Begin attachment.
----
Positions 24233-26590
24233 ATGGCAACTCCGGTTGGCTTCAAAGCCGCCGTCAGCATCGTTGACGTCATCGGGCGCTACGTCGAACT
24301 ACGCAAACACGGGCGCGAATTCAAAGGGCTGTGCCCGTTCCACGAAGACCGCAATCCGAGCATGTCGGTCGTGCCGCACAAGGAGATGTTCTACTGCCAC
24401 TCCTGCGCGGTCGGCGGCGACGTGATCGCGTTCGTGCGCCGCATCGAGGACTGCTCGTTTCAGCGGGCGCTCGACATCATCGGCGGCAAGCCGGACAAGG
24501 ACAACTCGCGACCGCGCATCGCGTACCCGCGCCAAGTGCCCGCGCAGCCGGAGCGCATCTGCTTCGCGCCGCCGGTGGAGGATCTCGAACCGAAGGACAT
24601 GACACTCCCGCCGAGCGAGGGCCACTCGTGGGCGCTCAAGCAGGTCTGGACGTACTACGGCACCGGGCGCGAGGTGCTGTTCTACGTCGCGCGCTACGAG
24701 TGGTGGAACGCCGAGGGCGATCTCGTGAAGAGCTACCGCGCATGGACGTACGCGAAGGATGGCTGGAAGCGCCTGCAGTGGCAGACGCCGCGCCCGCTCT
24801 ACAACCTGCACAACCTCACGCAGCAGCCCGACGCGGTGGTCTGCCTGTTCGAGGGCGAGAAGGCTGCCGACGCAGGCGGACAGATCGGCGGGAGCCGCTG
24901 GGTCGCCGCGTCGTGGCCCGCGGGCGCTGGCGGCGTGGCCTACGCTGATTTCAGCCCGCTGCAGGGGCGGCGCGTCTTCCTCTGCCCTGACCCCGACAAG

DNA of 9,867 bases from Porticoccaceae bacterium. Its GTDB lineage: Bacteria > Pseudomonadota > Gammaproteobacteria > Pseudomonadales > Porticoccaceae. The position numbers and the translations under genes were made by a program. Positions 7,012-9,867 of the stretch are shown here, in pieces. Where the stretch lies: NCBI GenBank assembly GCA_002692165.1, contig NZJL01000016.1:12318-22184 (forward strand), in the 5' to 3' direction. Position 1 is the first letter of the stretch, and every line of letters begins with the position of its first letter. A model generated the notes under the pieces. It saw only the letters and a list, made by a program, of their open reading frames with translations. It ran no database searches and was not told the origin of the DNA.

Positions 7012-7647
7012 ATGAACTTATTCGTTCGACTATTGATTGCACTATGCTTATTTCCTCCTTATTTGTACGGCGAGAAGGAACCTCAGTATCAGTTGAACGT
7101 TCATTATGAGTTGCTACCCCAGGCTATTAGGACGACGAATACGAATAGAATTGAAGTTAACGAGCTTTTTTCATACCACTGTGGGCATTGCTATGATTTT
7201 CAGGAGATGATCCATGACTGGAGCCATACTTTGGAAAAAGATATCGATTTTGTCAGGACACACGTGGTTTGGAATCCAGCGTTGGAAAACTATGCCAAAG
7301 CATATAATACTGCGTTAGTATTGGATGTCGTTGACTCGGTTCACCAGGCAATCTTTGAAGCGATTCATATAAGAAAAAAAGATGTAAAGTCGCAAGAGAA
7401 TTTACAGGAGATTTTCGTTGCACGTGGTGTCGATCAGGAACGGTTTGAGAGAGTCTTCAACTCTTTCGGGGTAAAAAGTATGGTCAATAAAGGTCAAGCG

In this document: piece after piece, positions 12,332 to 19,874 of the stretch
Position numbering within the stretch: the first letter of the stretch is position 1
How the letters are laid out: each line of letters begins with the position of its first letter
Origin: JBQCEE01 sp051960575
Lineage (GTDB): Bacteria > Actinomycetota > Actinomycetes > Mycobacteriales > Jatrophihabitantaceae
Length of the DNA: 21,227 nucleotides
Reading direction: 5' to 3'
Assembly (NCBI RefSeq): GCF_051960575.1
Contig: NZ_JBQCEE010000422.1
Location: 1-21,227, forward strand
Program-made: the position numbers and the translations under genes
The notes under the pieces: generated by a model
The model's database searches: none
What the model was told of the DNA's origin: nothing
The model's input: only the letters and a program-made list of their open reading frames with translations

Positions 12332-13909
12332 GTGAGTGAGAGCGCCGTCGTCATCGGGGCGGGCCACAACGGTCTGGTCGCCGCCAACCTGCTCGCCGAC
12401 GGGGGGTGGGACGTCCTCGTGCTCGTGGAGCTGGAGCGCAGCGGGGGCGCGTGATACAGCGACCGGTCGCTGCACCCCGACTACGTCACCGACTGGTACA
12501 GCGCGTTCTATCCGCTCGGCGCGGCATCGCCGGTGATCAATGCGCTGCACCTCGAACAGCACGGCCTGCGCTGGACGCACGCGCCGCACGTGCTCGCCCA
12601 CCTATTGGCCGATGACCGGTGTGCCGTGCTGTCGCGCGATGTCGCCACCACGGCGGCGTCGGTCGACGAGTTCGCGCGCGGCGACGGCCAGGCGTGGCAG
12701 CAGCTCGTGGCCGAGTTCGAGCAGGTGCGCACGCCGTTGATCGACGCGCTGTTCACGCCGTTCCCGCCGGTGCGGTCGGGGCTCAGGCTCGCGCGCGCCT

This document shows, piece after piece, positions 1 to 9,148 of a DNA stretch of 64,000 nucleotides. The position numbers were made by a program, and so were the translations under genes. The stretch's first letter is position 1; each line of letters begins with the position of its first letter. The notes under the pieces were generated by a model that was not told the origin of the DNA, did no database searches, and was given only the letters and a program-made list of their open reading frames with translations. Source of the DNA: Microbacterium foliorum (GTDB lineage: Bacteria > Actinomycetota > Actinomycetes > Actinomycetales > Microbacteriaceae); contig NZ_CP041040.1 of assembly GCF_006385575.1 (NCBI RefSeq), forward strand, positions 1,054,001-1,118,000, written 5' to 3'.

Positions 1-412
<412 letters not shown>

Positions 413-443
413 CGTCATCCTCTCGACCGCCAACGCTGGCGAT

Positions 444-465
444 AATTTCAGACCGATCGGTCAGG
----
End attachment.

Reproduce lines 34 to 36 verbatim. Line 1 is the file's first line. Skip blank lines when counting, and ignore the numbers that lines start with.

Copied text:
12401 GGGGGGTGGGACGTCCTCGTGCTCGTGGAGCTGGAGCGCAGCGGGGGCGCGTGATACAGCGACCGGTCGCTGCACCCCGACTACGTCACCGACTGGTACA
12501 GCGCGTTCTATCCGCTCGGCGCGGCATCGCCGGTGATCAATGCGCTGCACCTCGAACAGCACGGCCTGCGCTGGACGCACGCGCCGCACGTGCTCGCCCA
12601 CCTATTGGCCGATGACCGGTGTGCCGTGCTGTCGCGCGATGTCGCCACCACGGCGGCGTCGGTCGACGAGTTCGCGCGCGGCGACGGCCAGGCGTGGCAG